World Vision International
article • Thursday, January 24th 2019

World Vision’s Director of EU Advocacy speaks to the European Parliament on OECD/DAC

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On 22January 2019, World Vision’s Director of EU Advocacy, Jonathan Berger, represented CONCORD at the European Parliament. The meeting was held by the DEVE Committee, in the context of The Organisation for Economic Co-operation and Development (OECD) / Development Assistance Committee’s (DAC) Peer Review of the EU.

The OECD's DAC conducts periodic reviews of the individual development cooperation efforts of DAC members and the policies and programmes of each DAC member are critically examined, approximately once every five years. DAC peer reviews assess the performance of its development cooperation agency, and examine both policy and implementation. Jonathan Beger was the only CSO representative among EU experts from the DEVE Committee, responding to the OECD DAC report.

The meeting commenced with MEP Linda Mcavan’s opening remarks followed by Jorge Moreira Da Silva, Director of Development Cooperation in the OECD secretariat, accompanied by Kaori Myiamoto (one of the co-authors of the secretariat analysis of the report) before Jonathan took to the floor. Thanking OECD for its critical and constructive review, Johnathan focused on the recommendations in the report that correspond to CONCORD’s main calls as development NGOs, particularly the design of the external instrument of the next EU budget, the Multiannual Financial Framework (MFF).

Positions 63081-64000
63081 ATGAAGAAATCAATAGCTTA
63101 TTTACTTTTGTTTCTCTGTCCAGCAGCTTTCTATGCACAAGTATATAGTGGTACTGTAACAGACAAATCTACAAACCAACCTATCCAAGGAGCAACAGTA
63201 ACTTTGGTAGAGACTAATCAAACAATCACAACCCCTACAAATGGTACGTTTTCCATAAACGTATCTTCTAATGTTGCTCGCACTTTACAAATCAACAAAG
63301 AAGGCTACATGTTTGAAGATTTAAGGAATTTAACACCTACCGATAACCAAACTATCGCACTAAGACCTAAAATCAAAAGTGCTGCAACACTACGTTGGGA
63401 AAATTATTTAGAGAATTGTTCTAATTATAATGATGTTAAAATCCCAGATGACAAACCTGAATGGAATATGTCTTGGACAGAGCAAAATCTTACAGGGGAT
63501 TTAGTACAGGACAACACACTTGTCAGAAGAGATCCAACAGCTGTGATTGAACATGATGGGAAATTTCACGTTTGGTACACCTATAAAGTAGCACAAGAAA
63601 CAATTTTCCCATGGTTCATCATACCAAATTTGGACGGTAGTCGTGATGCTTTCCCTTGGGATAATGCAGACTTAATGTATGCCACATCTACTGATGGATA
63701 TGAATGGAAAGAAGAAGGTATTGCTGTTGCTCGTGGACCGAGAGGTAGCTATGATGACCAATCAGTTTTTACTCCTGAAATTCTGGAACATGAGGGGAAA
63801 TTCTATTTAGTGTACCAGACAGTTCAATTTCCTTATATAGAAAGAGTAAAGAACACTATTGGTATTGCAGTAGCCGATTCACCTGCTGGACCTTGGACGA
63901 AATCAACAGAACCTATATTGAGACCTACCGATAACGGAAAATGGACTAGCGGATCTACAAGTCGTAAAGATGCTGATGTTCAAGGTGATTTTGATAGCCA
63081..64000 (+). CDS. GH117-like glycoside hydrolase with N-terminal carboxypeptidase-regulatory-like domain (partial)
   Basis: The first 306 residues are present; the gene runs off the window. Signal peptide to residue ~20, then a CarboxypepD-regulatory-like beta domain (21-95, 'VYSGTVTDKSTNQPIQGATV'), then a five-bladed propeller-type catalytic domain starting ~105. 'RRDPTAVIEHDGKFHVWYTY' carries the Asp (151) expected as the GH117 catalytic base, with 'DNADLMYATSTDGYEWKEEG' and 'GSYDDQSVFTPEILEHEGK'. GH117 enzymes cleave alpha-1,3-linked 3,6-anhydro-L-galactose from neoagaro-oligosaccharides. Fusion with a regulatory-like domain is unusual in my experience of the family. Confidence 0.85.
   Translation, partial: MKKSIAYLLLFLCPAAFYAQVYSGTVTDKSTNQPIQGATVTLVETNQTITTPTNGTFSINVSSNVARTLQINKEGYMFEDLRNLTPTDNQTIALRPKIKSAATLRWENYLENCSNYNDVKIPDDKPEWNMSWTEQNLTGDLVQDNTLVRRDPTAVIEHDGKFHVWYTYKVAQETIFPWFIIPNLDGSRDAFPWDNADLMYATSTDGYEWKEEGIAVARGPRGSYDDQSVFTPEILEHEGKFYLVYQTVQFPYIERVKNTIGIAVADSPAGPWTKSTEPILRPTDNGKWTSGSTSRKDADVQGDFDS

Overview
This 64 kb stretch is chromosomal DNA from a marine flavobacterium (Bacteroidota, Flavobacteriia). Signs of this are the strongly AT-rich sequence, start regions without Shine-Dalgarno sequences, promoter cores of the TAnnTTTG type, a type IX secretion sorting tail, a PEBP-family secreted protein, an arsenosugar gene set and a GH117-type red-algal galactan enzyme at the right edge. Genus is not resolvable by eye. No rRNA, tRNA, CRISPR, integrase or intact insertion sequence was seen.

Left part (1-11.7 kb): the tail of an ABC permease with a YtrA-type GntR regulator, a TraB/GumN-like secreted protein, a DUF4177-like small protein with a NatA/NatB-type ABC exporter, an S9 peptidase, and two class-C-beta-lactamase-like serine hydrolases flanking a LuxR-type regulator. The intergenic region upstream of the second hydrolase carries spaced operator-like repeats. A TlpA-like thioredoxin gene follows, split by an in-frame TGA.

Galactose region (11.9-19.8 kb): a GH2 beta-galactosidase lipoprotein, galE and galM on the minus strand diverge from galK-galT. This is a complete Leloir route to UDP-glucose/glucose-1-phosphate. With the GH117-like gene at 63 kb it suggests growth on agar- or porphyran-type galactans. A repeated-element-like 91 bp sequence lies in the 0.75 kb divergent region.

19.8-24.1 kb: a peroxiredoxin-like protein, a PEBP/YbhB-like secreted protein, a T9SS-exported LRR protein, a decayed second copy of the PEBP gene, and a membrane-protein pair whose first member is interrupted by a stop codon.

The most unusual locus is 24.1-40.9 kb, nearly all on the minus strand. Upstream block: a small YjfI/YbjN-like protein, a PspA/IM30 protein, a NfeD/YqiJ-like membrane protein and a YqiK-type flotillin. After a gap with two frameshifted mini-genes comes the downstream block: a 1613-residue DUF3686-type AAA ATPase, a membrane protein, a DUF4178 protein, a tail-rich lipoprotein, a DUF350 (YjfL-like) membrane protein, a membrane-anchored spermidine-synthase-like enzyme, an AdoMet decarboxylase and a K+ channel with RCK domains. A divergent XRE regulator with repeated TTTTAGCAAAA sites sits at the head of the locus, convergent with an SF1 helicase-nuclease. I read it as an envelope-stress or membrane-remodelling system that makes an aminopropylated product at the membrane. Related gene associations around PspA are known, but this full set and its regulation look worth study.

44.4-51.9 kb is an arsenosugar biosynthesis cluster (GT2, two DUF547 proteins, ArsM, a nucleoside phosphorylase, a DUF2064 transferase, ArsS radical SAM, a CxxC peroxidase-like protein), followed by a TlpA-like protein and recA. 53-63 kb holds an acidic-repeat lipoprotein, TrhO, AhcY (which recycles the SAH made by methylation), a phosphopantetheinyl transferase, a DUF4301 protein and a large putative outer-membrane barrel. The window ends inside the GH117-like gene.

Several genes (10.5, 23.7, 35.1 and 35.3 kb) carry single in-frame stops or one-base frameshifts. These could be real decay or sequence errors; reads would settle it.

The four recommendations included:

  1. To establish operational guidance on how the European Consensus for Development will be implemented as the OECD report suggests. We need to see the new external instrument seriously focusing on the Sustainable Development Goals (SDGs) and poverty eradication.
  2. The OECD states that a startling 43% of aid is spent in Upper Middle Income countries and only 27% in the poorest and most fragile countries, and only 26% in Sub-Saharan Africa. We need to see a clear turn around, and the largest and last opportunity before the SDGs ends, is now, with the new financial framework (2021 – 2027).
  3. Investment in human development. A much better and clearer understanding of human development is needed, with a focus on education, social protection and health, and separated from gender, with separate targets properly identified in the text. Currently, it is only 11%. It needs to be 20%, and that goal needs to enter the text of the Neighbourhood, Development and International Cooperation Instrument (NDICI) regulation.
  4. The DEVE committee should take the issues mentioned around blended finance and the 27% of aid spent through the European Investment Bank (EIB) seriously. There are decisive shortfalls in safeguarding and we lack evidence on the development effectiveness of this modality.

You can watch the full recording here.  

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